IJCRR - 4(6), March, 2012
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RISK FACTORS FOR LOWER EXTREMITY AMPUTATION IN PATIENTS WITH DIABETIC FOOT ULCERS
Author: B A Nikhil Nanjappa, Karthik P, T Tirou Aroul, S. Robinson Smile
Abstract:Background: The number patients with diabetic foot ulcers presenting to surgery clinics has been increasing at an alarming rate. Diabetic foot ulcers are the most common cause for nontraumatic foot amputation. This study was undertaken to analyze both the risk factors for development of foot ulcers in diabetics and for lower extremity amputation (LEA) in patients with diabetic foot ulcers. Methods: A prospective analytical study that assessed the various risk factors associated with the development of foot ulcers in diabetics and that eventually lead to LEA in these patients. Univariate analysis and multivariate logistic regression (WALD's TEST) were used to assess statistical significance. Results: A total of 120 patients were included in the study, of which 53 underwent LEA. The incidence of foot ulcers was found to be higher in the following categories: males, 5th decade, associated hypertension, hyperlipidemia, and duration of diabetes more than 5 years. The significant risk factors for LEA are male gender, smoking, alcohol consumption, duration of DM more than 5 years, ABPI< 0.9. Conclusion: Smoking, alcohol consumption, duration of diabetes> 5 years, male gender and peripheral vascular diseases (ABPI< 0.9) are statistically significant risk factors for amputation of diabetic foot ulcer.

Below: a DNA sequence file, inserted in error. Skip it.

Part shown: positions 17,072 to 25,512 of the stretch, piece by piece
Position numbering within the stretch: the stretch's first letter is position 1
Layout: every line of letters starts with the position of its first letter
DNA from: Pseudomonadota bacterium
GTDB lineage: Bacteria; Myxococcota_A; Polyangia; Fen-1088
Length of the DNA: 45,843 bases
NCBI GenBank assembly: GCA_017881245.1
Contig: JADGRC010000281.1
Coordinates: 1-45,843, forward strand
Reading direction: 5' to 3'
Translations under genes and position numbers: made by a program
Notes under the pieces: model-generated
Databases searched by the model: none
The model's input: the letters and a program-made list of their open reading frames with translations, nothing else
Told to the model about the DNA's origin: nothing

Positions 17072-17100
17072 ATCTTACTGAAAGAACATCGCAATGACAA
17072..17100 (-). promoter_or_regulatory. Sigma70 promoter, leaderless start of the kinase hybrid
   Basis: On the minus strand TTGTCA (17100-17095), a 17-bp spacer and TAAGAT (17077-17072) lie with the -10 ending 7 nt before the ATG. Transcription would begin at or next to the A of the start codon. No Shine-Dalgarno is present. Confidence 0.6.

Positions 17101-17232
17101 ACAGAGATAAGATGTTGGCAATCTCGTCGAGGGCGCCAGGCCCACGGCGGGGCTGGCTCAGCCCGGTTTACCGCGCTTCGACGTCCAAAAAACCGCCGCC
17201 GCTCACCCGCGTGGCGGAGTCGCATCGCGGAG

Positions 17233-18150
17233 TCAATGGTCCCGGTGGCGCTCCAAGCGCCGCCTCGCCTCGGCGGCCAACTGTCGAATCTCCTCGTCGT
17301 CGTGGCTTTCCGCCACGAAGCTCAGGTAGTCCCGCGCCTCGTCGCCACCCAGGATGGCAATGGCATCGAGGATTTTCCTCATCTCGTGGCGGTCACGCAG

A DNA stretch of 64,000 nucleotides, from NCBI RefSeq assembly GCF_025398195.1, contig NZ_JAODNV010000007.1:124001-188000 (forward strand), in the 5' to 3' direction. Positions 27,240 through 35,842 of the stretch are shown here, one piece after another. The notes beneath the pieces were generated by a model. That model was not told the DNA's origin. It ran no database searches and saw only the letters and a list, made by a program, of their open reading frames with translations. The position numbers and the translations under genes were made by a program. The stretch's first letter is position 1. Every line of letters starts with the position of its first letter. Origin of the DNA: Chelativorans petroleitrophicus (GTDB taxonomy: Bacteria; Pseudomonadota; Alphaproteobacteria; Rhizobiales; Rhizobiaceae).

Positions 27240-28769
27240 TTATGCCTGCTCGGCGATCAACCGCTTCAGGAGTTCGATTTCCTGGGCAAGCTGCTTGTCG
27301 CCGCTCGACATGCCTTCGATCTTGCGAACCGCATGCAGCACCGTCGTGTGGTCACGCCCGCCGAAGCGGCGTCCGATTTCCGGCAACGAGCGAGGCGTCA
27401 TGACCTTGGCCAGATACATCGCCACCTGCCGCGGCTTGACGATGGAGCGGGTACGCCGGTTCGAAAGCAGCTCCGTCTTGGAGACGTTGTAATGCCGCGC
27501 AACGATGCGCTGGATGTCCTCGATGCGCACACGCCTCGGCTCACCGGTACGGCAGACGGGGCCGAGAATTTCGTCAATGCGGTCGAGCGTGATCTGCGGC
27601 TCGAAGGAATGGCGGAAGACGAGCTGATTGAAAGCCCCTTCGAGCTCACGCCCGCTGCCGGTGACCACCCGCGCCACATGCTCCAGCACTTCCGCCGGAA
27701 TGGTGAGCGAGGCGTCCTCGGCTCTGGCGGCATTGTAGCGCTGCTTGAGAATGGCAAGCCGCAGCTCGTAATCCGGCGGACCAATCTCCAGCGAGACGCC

Keywords: lower limb amputation, diabetic foot ulcers, risk factors for amputation.